1996 Chevy Blazer Knocking

Tiny
BETTYD
  • MEMBER
  • 1996 CHEVROLET BLAZER
Engine problem
1996 Chevy Blazer V6 All Wheel Drive Automatic 234 km miles

I have always changed the oil every 3,000 km, and have owned this truck since new. It is beginning to knock when cold, but when warm, the knocking goes away. I run it on 5W30 as per manufacturer.
I am wondering if I should put in "winter" oil, synthetic oil, 10W30, or an oil for high mileage vehicles. My GM dealer says that oil is the thickest when it is cold, so he thinks it is just that the truck is now 11 years old, and the knocking is to be expected. I don't think so.
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Tuesday, December 4th, 2007 AT 2:14 PM

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Tiny
MERLIN2021
  • EXPERT
Is that 234,000? You have been blessed! Most cars with that much on the clock have more trouble than this, just continue with your regular oil changes, once a knock develops, as long as the oil light isnt flashing or on steady, it will be very expensive, and in my opinion not worth the cost to rebuild the engine!
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Tuesday, December 4th, 2007 AT 2:44 PM
Tiny
PEAR69
  • MEMBER
5w30 weight oil is the oil you should run in the winter. 10w30 is the oil you should run in the summer.
I always suggest synthetic oil, here is why. Oil must do three things inside of your engine. First it must create a wedge between moving metal parts. This is how it lubricates. Second it must flow easily to create pressure. Many people don't realize this but oil pressure is not created by your oil pump, it is created by the resistance to flow inside of your engine. The oil passages, bearing clearences, thickness of oil are just a few examples of resistance. Third, this is the most important function oil has, oil must have the ability to carry dirt, worn metal, and any contanimation etc. To the filter; where it is caught. This is why you should change your oil every 3000 miles. Dirty oil is a good thing because it means that the oil is doing its' job. Synthetic oil far surpasses regular oil in all of the three reasons. I use Moble 1 full synthetic.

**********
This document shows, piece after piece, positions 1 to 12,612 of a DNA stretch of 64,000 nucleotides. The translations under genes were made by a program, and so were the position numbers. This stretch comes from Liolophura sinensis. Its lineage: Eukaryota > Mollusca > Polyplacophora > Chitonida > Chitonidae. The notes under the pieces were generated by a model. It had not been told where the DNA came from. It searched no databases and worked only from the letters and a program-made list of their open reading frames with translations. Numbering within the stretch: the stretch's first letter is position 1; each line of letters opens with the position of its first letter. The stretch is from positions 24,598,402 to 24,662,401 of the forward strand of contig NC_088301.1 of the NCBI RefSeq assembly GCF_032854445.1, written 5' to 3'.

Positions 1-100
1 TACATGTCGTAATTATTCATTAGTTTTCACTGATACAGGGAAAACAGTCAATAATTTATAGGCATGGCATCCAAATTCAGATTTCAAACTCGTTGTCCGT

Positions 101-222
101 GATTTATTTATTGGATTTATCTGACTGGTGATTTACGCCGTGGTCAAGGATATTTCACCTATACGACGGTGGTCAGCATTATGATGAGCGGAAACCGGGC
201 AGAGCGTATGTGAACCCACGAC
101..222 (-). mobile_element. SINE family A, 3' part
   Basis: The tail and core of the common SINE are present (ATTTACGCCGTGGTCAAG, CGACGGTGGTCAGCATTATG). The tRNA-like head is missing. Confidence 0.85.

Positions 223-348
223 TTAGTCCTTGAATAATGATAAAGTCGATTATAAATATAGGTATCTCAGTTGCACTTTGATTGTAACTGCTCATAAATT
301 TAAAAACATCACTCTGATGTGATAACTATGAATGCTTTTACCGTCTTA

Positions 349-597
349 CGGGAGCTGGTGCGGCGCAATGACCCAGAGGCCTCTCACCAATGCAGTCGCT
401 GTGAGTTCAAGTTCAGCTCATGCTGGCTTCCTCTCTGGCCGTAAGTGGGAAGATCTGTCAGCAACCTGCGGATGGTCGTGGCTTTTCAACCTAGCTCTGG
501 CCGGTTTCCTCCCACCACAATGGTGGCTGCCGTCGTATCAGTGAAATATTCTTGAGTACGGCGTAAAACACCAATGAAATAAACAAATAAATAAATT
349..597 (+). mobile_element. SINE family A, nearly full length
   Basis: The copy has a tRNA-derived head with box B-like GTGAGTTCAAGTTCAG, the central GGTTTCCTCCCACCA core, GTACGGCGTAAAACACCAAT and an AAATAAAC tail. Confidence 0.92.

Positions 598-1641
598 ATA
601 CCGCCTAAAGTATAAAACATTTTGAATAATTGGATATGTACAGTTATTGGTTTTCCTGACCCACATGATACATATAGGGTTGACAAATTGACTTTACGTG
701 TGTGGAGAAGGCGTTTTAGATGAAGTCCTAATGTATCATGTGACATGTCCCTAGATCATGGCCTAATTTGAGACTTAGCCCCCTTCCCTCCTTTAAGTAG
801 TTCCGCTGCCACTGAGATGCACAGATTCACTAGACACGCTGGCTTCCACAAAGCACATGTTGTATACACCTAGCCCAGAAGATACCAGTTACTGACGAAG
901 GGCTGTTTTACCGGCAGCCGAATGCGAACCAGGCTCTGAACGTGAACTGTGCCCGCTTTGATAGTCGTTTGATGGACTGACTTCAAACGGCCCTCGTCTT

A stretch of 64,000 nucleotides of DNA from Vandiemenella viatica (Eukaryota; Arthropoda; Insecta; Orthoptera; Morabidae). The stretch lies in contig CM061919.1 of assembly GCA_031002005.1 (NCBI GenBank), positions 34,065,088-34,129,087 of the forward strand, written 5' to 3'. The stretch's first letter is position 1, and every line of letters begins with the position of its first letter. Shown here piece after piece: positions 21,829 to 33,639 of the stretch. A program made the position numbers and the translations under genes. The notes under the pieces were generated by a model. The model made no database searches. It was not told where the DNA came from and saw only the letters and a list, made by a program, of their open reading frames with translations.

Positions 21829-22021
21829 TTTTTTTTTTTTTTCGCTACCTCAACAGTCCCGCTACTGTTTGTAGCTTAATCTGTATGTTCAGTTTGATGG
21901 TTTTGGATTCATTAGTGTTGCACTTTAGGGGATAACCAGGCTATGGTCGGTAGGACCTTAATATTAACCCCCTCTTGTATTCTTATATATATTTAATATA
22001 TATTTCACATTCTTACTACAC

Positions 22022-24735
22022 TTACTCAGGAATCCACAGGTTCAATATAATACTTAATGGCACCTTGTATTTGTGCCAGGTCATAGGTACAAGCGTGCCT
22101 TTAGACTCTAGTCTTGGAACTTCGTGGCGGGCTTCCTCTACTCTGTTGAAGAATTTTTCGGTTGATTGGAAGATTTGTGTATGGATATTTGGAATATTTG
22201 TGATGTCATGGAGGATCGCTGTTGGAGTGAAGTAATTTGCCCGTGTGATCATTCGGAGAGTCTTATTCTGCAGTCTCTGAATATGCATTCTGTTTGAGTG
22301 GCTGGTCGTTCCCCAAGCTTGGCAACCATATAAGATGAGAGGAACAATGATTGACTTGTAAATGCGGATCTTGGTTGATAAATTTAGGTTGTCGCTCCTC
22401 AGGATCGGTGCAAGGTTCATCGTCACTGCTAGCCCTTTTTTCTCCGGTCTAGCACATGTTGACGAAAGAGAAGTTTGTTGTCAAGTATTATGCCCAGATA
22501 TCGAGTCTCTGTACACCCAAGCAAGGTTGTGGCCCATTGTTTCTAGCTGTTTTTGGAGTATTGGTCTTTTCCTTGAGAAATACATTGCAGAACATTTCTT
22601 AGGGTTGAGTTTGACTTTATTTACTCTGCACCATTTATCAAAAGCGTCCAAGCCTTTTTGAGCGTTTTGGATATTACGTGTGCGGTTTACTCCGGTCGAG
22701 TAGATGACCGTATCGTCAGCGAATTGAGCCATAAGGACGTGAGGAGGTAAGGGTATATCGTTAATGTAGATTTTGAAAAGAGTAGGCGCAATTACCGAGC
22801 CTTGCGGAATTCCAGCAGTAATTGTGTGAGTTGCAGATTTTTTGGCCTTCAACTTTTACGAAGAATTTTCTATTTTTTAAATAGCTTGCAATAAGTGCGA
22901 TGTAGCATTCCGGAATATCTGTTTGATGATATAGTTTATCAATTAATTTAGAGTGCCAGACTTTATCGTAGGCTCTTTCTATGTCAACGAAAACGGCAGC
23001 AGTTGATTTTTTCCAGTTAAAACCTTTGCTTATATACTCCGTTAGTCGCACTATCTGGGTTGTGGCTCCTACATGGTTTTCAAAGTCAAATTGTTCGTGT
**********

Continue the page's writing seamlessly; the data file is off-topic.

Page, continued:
The knocking in your engine may be a few things. The cold weather is undoughtingly a factor. However the reason has very little to do with fact that oil is thicker when cold. It's mostly to do with the fact that cold weather makes all the clearences inside of your engine contract. The clearences inside your engine are thousandths of an inch or micro meters. As an engine wears (and they all do no matter how often you change the oil) the clearences get larger. When it is cold, the metal is allowed to contract more, thus causing the oil to spend a little more time( if you will ) creating its' wedge which lubricates moving parts.
Your rocker arms may need adjusting. Your valve springs may be weak. Your lifters may be worn.
All internal combustion engines eventually wear out. It's just a simple fact. If the knocking goes away after it is warm, then you should try synthetic oil designed for high mileage, sorry, high kilometer engines. If it knocks when the engine is warm then that's a different story. Keep me posted
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Tuesday, December 4th, 2007 AT 3:04 PM

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